Language English Summary Language Original Title
Series Editor Series Title Abbreviated Series Title
Series Volume Series Issue Edition
ISSN 2045-2322 ISBN Medium
Area Expedition Conference
Notes WOS:000548564900078 Approved
Call Number UAI @ eduardo.moreno @ Serial 1178
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Author (down) Thomsen, M.; Cruz, J.J.; Escudero, F.; Fuentes, A.; Fernandez-Pello, C.; Gollner, M.; Urban, D.L.; Ruff, G.A.
Title Determining flame temperature by broadband two color pyrometry in a flame spreading over a thin solid in microgravity Type
Year 2023 Publication Proceedings Of The Combustion Institute Abbreviated Journal Proc. Combust. Inst.
Volume 39 Issue 3 Pages 3909-3918
Keywords Broadband pyrometry; Soot temperature; Boundary layer diffusion flame; Concurrent flame spread; Sibal material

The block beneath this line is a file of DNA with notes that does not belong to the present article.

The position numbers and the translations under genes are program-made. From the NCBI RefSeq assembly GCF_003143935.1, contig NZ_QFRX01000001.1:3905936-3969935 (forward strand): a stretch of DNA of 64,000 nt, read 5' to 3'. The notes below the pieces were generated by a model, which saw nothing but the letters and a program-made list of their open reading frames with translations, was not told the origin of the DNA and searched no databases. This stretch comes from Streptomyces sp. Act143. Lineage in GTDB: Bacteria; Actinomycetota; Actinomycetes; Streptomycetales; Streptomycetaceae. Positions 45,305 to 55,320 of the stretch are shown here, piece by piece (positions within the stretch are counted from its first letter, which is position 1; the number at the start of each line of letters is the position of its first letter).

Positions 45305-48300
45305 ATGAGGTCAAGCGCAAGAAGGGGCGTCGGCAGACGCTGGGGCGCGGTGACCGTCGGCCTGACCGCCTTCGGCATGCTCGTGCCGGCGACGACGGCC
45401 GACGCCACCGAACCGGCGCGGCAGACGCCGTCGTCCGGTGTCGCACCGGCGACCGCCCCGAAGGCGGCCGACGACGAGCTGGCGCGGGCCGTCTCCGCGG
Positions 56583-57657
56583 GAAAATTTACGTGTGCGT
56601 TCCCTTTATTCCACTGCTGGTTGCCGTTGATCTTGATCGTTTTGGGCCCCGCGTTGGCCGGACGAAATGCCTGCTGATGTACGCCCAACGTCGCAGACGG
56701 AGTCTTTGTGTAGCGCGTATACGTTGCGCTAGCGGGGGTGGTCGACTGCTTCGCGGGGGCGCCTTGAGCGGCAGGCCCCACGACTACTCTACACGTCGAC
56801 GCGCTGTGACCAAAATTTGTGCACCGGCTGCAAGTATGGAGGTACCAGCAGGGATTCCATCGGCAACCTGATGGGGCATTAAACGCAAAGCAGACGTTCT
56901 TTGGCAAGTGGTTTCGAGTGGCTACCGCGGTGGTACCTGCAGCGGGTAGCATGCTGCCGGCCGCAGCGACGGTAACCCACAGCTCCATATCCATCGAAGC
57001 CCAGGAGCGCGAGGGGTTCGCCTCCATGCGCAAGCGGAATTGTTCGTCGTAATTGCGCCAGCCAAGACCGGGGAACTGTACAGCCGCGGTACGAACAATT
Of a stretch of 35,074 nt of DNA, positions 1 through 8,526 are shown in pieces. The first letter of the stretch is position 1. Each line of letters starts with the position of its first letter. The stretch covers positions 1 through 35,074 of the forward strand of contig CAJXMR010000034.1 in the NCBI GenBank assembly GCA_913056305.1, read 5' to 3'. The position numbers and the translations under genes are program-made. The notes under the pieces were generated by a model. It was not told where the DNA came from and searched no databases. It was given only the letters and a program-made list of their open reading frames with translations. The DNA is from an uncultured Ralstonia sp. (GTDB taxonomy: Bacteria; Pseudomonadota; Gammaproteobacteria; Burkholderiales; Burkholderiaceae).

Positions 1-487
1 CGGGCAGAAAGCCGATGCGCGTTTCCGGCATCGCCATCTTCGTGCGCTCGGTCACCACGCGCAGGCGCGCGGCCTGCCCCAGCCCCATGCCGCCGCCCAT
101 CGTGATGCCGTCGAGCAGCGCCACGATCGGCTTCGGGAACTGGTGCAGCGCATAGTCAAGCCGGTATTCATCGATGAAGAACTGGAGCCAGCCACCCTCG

Abstract Fire spread inside a spacecraft is a constant concern in space travel. Understanding how the fire grows and spreads, and how it can potentially be extinguished is critical for planning future missions. The conditions in-side a spacecraft can greatly vary from those encountered on earth, including microgravity, low velocity flows, reduced ambient pressure and high oxygen, and thus affecting the combustion processes. In microgravity, the contributions of thermal radiation from gaseous species and soot can play a critical role in the spread of a flame and the problem has not been fully understood yet. The overall objective of this work is to address this by studying the soot temperature of microgravity flames spreading over a thin solid in microgravity. The ex-periments presented here were performed as part of the NASA project Saffire IV, conducted in orbit on board the Cygnus resupply vehicle before it re-entered the Earth's atmosphere. The fuel considered is a thin fabric made of cotton and fiberglass (Sibal) exposed to a forced flow of 20 cm/s in a concurrent flow configuration. Reconstruction of the flame temperature fields is extracted from two color broadband emission pyrometry (B2CP) as the flame propagates over the solid fuel. A methodology, relevant assumptions and its applicability to other microgravity experiments are discussed here. The data obtained shows that the technique provides an acceptable average temperature around similar to 1300 K, which remains relatively constant during the spread with an error value smaller than 117 K. The data presented in this work provides a methodology that could be applied to other microgravity experiments to be performed by NASA. It is expected that the results will provide insight for what is to be expected in different conditions relevant for fire safety in future space facilities. (c) 2022 The Combustion Institute. Published by Elsevier Inc. All rights reserved.